people to see issues in a new angle, with a different perspective, giving
sight to a new reality. These
images may also be interesting to the media. When they cover big
international events they can choose to show some demonstrators or to show
my sculptures that depict the world’s imbalance. They appear on the
front pages. I’m giving people the opportunity to see through my eyes
and am using art as a tool for communication and discussion.
AP: I read the reports of the ‘AIDOH girls’. They were pretty enthusiastic. Are they volunteers? Activists? Artists? Both?
JG: Yes, they are volunteers, a mix of activists and
artists. We have many people
who come to the workshop and want to be involved.
People often come and go quite often.
AP: Did you write the ‘Athens Aphorisms’ especially for the Athens Social Forum? What inspired you to write this piece?
JG: I have been thinking of these paradoxes for several
years. But I have shaped the text especially for the ESF. Most of all I
have taken inspiration in the civil war in former Yugoslavia and the
‘wall’ that we are building up around Europe in the wake of the fall
of the Berlin Wall.
AP: Apart from sculptures do you engage in other forms of art?
JG: I have made some performances and a few
scenographies. But in fact they are also a sort of a sculptural expression.
AP: Some people claim that the slogan ‘Another world is possible’ is kind of a reformist utopia. Can we make capitalism better?
JG: I definitely believe that another world is possible; however, I do not believe that we need to break the whole system down. We need a strong movement to keep capitalism down. Capitalism is focused too much on development and growth, and this is very dangerous. We need to step away from this and focus on the people and the environment. Of course, there are many things within the capitalist system that need to be changed and that could be better.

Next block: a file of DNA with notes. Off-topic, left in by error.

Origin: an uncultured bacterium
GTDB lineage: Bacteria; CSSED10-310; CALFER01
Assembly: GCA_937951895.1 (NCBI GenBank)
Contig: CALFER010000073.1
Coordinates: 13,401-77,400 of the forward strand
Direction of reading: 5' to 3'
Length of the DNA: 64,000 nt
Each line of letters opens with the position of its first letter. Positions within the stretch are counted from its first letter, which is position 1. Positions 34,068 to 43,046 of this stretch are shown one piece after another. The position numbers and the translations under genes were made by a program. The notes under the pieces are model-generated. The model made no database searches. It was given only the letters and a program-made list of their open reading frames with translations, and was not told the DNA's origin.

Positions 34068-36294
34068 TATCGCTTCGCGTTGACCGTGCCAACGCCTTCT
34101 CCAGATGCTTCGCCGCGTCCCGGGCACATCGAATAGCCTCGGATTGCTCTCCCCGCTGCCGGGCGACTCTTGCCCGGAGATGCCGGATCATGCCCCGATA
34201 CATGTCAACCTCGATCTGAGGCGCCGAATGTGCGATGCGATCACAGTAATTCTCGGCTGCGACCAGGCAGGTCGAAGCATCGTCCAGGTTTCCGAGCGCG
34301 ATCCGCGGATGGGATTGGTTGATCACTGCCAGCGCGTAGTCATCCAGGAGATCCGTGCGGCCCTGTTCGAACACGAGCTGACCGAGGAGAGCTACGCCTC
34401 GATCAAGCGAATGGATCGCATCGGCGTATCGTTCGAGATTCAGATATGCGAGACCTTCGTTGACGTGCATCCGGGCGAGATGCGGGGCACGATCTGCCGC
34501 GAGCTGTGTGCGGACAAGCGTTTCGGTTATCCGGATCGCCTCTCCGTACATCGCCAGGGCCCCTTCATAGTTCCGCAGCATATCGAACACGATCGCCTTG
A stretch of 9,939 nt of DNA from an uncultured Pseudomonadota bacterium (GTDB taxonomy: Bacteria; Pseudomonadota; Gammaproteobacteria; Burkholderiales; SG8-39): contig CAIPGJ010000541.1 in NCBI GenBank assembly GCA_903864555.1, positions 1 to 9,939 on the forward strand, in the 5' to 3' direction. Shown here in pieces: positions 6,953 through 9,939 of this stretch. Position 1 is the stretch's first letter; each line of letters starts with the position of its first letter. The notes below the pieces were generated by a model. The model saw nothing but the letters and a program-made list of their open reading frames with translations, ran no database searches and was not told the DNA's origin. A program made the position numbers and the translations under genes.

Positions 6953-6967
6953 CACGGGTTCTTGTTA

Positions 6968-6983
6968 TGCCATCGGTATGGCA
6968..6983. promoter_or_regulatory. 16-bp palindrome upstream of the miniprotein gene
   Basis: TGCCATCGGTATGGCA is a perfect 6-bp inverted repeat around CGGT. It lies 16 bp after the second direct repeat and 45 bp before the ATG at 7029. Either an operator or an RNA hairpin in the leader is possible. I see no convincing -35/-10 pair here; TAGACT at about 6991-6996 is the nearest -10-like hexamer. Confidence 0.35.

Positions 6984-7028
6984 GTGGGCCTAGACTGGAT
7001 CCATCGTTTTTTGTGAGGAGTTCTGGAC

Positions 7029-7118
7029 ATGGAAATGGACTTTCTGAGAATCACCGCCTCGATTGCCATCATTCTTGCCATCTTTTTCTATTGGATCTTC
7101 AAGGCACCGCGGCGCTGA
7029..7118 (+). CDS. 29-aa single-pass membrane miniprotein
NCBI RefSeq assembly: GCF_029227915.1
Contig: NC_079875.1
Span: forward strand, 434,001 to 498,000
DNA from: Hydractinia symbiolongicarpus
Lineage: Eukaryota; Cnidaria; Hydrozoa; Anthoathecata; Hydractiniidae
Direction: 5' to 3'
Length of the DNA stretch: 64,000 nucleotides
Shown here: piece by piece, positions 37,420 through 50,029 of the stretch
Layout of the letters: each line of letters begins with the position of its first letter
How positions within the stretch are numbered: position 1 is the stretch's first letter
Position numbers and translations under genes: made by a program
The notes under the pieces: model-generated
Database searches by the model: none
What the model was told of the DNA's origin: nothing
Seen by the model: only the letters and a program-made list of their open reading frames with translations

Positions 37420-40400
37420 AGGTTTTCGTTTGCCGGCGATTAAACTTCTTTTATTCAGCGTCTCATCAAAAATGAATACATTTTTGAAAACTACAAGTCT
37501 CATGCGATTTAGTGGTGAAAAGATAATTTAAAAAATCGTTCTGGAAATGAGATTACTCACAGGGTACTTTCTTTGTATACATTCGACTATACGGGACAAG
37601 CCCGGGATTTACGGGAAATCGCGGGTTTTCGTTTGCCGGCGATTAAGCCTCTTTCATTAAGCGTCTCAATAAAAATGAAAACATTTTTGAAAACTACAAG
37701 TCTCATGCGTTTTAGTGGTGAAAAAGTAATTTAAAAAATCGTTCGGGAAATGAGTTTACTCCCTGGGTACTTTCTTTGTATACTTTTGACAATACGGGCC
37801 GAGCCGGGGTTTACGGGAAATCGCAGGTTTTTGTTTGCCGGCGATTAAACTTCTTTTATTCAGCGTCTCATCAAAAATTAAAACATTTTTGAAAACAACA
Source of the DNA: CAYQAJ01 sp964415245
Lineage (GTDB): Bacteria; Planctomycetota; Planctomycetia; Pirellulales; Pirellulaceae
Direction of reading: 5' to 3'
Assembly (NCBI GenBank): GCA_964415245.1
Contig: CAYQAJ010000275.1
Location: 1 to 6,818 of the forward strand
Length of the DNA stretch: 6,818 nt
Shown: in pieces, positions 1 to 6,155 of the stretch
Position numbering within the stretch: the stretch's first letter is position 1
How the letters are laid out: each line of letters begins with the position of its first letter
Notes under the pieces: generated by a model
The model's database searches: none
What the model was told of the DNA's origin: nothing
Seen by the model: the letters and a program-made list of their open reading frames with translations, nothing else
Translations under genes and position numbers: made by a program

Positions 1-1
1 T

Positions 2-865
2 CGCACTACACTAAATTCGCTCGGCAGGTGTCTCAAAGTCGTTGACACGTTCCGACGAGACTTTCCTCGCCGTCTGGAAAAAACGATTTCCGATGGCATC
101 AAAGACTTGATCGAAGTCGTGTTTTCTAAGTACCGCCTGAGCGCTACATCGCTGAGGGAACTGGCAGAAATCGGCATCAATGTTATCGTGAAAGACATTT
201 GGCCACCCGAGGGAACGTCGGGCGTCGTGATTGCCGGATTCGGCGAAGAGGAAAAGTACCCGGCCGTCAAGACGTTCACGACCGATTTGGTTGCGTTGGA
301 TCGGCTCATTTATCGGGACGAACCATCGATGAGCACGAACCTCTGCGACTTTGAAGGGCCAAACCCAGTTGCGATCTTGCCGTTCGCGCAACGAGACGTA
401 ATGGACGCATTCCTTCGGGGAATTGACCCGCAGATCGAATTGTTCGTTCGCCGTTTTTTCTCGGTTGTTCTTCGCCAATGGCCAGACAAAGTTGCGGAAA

When I was young I saw myself as a revolutionary
socialist. But now I essentially see myself as a reformist. I think that
the Scandinavian social democrat model is probably the social order seen
until now, that is most suitable for the protection of human rights.
Moreover, it has also proved its capability to secure a minimum of social
AP: One of the AIDOH girls at the demo wore a Christiania t-shirt. What do you think of Christiania? Can it be saved or does it belong to the past?
JG: I think that it is very important to maintain Christiania, as it is important to maintain diversity in this world. We are all different. We do not have to normalize everything. The acceptance of diversity within Christiania is very important.
has been under attack on various occasions, but has survived so far. I
hope that despite the plans for ‘normalisation’, the alternative
spirit of Christiania will be maintained – as a hallmark of a tolerant
society where diversity is appreciated. But I will not conceal my
misgivings. In the later years we are witnessing serious setbacks
concerning our tolerance and humanity. In the public debate inhumane views
are flaunted that would have been unthinkable 10 or 15 years ago. In our
eager to defend our privileges we are adapting a mindset that may eat up
|Writings by Jens Galschiot
2006: European Social Forum, Athens